Pharmaceutical Ad Spending Reaches New High

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Timely Book Triggers Critical Discussion about Consumer Manipulation.

The pharmaceutical industry spent 4.5 billion dollars on direct-to-consumer advertising in 2005, and spending for the first half of 2006 rose another 9 percent, according to TNS Media Intelligence. On the heels of this newly-released information, one former pharmaceutical industry insider is raising awareness about the influential messages bombarding consumers and other deceptive marketing tactics used by Big Pharma in her new book, Side Effects.

After two successful films exposing the profiteering tactics of the pharmaceutical industry, filmmaker Kathleen Slattery-Moschkau has packaged her screenplays into an important book that serves as a critical resource guide. Side Effects will have consumers, doctors and professors across the country asking critical questions about the ethics and motives behind the drug companies’ television and print ad campaigns.

Intended for use in classrooms, at book club meetings or for any lively discussion, Side Effects frames the issues within the pharmaceutical industry in a point-counterpoint format, and provides readers with information on where to find bias-free information about prescription drugs and health in general. The book also includes the screenplays for both of Slattery-Moschkau’s films, Side Effects and Money Talks: Profit Before Patient Safety, which have received press attention from around the world for exposing the dangerous tactics the drug companies are engaging in at the expense of patients’ health.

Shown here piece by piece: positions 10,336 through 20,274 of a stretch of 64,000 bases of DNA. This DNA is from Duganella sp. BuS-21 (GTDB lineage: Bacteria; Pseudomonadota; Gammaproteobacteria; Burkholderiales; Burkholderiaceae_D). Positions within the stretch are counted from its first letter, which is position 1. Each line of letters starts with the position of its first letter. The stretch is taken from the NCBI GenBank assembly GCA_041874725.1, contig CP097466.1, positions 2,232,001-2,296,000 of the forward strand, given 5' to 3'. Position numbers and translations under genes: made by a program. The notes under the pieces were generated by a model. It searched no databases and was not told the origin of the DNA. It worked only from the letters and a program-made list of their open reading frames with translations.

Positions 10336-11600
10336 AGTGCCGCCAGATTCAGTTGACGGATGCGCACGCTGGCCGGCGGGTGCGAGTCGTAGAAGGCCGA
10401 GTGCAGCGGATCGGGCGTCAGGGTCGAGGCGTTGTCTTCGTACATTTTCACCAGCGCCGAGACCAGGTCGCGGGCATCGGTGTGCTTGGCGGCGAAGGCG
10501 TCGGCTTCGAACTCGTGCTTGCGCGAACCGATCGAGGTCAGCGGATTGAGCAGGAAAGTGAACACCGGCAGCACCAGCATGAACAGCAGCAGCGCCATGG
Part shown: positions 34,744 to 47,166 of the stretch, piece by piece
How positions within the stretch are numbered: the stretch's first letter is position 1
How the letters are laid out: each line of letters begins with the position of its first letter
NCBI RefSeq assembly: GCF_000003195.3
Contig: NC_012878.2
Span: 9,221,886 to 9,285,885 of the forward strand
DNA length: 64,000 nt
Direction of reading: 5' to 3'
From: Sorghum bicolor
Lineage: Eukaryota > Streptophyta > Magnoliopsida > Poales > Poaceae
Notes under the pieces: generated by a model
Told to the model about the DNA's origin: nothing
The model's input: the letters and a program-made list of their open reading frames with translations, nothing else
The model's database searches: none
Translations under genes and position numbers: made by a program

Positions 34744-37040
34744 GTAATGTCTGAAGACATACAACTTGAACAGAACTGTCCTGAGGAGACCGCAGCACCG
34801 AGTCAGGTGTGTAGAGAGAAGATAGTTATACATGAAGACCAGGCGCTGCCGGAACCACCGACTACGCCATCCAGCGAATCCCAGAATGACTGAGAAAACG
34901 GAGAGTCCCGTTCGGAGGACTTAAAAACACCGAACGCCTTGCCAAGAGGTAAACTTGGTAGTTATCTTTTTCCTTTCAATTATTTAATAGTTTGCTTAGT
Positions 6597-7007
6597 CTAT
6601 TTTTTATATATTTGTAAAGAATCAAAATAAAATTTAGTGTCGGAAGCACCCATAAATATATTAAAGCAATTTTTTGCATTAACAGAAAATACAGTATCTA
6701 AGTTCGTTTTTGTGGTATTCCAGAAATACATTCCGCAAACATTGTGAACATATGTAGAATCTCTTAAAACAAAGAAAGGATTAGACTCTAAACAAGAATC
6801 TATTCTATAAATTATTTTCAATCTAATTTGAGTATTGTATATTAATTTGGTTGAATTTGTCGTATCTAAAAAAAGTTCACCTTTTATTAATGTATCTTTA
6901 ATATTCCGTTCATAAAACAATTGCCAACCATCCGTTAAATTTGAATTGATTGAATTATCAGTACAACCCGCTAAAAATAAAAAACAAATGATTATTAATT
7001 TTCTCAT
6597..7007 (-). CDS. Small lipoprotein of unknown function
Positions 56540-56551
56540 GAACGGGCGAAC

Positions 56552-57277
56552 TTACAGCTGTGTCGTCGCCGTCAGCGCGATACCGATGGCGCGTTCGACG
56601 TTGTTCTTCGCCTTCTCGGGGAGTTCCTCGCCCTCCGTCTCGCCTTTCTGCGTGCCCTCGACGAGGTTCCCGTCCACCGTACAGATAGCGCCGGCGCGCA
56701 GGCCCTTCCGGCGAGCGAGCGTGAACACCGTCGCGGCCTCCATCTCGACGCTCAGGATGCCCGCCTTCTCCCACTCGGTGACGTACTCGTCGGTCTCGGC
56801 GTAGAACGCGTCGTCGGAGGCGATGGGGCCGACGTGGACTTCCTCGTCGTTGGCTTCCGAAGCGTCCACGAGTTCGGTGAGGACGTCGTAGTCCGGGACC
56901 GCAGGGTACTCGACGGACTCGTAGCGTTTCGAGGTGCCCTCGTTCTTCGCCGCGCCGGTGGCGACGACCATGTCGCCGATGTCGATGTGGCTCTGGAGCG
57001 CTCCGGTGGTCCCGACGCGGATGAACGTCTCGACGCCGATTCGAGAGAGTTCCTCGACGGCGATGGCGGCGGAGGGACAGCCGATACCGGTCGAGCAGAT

“Readers and viewers of Slattery-Moschkau’s work will be forever changed in their perception of the pharmaceutical industry,” said Dr. Bradley Lewis of New York University’s Gallatin School of Individualized Study and Department of Psychiatry. “They will be better citizens—better prepared to help bring about legislation to curb the excess of an industry careening out of control.”

“This book is intended to provide content that is accessible, entertaining, and useful to everyone from consumers to current and future physicians,” said Slattery-Moschkau. “Our goal is to provide insight into the films and the subject matter as a whole, and to get people thinking and talking about the subject.”

Slattery-Mosckau’s writings are based on the decade she spent pushing pills for two of the largest pharmaceutical companies. She is an expert on the topic and provides an insider’s glimpse of one of the world’s most profitable industries.

For more information or to order the book, visit http://www.sideeffectsthemovie.com. To arrange an interview with pharmaceutical insider Kathleen Slattery-Moschkau, contact Cari Reisinger of Hummingbird Pictures at (414) 263-1958.

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